Sometimes when you’re traveling, the places that are the closest to you can be the most amazing. This is the case for a place near me called High Banks Rollaway, located near Buckley Michigan.

Buckley is your classic small town, they don’t have much to offer when it comes to material purchases, but what they do have is scenery. I’ve driven through the area many times throughout my life and I always caught myself staring out the window.

Once you drive through Buckley, on the way to the Rollaway, you first have to stumble across one of the many dirt roads located around the country town. Once you’re able to snag the correct one, you have to take it back about a quarter of a mile to another intersecting dirt road. This road winds through the woods and out of nowhere, comes the wooden sign that signifies all national parks in the United States.

I was on this well-needed day hike with my good friend Dan.

Dan and I met during a high school class where we caused all kinds of ruckus and trouble and we have managed to remain close friends since our trouble causing days in the public school system. We’ve managed to straighten up a bit since then though!

Dan pulled his car into the small dirt area next to the overlook, we put on our gear (travel packs filled with water, snacks, a blanket, etc…), attempted to use mosquito spray (but it was empty!), and braced ourselves for the bug-infested woods at eight-thirty in the morning, which was just after the sun began to rise from the tree tops.

The overlook that we parked next to was an absolutely breathtaking view, the kind that Northern Lower Michigan and its Upper Peninsula are known for. Simply stunning. Looking out you could see for miles, overlooking tree tops that were filled with vibrant reds, yellows, and greens. When you looked down there was the Manistee River in a massive horseshoe turn, the current slowly gliding leaves around it’s near 180 degree bend.

Full of anxious desires to hit the trail, we began our adventure into the woods that grace along the edge of the cliff.

The thick forest that we hiked through was lush in vegetation and rich in color. I would love to say that we were able to see a lot of animal activity as well, but that was limited on this morning.

We hiked until the next outlook point, which was around one and a half miles from where we originally began. This new view gave a different perspective of the river, this time instead of looking directly over the center of it, we saw it from the right side.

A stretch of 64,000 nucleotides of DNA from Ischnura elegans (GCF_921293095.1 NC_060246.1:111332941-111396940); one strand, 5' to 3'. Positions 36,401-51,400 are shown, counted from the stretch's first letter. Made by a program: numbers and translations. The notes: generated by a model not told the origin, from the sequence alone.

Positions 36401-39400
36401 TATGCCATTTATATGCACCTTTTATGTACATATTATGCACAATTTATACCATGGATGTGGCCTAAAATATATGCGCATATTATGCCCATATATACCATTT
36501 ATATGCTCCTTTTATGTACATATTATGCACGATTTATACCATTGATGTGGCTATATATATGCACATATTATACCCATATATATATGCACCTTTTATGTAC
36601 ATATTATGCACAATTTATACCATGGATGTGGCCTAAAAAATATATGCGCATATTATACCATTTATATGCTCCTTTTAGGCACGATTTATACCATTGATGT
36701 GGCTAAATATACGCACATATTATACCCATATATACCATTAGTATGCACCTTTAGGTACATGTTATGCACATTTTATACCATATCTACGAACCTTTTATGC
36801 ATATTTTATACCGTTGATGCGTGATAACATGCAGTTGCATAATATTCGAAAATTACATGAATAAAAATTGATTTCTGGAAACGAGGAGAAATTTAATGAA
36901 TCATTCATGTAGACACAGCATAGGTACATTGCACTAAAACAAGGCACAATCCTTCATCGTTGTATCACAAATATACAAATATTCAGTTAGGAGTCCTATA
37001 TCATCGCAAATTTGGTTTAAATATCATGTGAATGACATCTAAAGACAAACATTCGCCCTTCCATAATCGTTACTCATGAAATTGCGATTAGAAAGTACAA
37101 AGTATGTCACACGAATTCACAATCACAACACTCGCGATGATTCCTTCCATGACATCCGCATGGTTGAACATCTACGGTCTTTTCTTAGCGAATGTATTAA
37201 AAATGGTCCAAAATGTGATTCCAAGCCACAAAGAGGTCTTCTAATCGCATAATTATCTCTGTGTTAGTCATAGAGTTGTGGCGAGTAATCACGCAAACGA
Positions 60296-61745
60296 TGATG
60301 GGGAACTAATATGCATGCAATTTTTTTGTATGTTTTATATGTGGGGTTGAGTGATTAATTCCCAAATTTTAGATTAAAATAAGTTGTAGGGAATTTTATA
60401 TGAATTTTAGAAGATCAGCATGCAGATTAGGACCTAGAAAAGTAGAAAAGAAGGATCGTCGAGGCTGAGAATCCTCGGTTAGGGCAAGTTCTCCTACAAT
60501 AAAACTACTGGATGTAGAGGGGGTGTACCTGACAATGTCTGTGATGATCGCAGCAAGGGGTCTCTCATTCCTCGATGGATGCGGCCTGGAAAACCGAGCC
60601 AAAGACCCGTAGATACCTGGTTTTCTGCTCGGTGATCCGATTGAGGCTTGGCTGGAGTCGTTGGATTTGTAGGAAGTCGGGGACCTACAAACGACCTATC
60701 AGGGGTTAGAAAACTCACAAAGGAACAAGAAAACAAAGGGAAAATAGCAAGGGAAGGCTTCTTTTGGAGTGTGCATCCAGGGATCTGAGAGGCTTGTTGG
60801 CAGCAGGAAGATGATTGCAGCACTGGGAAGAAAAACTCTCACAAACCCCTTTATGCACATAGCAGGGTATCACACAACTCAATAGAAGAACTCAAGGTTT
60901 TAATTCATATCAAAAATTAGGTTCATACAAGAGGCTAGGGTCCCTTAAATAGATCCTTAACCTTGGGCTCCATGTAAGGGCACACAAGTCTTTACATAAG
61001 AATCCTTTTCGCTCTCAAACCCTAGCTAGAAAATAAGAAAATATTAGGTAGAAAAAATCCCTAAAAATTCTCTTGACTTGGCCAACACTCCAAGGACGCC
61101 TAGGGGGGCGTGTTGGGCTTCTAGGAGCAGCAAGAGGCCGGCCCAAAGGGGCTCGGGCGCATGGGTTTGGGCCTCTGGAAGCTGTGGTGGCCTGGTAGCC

What is so amazing about this hiking trail is that at every designated “look out” point, you were able to see for miles. It was impossible to not stop and get lost in the beauty of it for long periods. I love hiking!

We continued on for the next mile or so and stopped at the next look out spot. We decided to throw down a blanket and eat lunch. It was around ten in the morning at this point. I turned around and noticed a camp fire that had been there. I couldn’t help but think how it was the perfect place for camping. At that point, Dan and I knew that we wanted to be back to spend the night at some point later on. It’s too amazing to pass up.

Towards the turnaround point of our hike, we ran across a blue racer near a grape patch (are they called patches?). Nearly crying for my life, I did my best not to run away and hold my ground, this little guy wouldn’t get the best of me! Dan stayed cool and filmed the snake as it made its quick descent away from us.

We turned around near a regrettably ruined area by local campers. Garbage was thrown around everywhere, full winter jackets, vehicle mirrors, alcoholic bottles and more were everywhere. In the middle of it all was a giant mound of trash and ashes. The worst part and what pissed me off the most, was the fact that there were fresh tracks. I’m all for having a good time, but do not ever damage a natural habitat like that. At least the campfire I saw earlier was handled respectably with little trace left outside of a black spot.

After looking at the garbage in disgust and half wanting to hurl whoever did it off the cliff (too harsh?), we turned around and headed back towards the car. To our surprise, we saw a different blue racer in between two trees. It began slinking away when we decided to follow it (not our brightest moment) and we landed upon a snake pit in the root system of a group of trees that were attached to the side of the cliff. Various other blue racers were popping their heads in and out of the roots and up until that point, I had never seen anything like it.

From then on, I was very conscientious about stepping on one for the rest of the hike! We arrived back at the car after a forty minute hike back from the turn around point, making our total mileage around seven miles.

Outside of the garbage dump, this site is absolutely gorgeous and I can’t wait to be back. This was the first time I had been there in years. After experiencing it’s beauty for what felt like the first time again, I plan on making this a yearly tradition while I’m spending my summers around Traverse City, Michigan.

If you ever get a chance to take this trail, I highly suggest it! Just make sure that you remember bug spray, or you may not make it out alive. It can be very difficult to find on a map (it’s nearly completely hidden) so I included a link here to the area where it’s at. I literally had to find the coordinates for it!

Here is a video of the hike that we went on. I’ve since learned a ton from filming this video…like not having it vertical. But I promise the next video will be much better. Enjoy!

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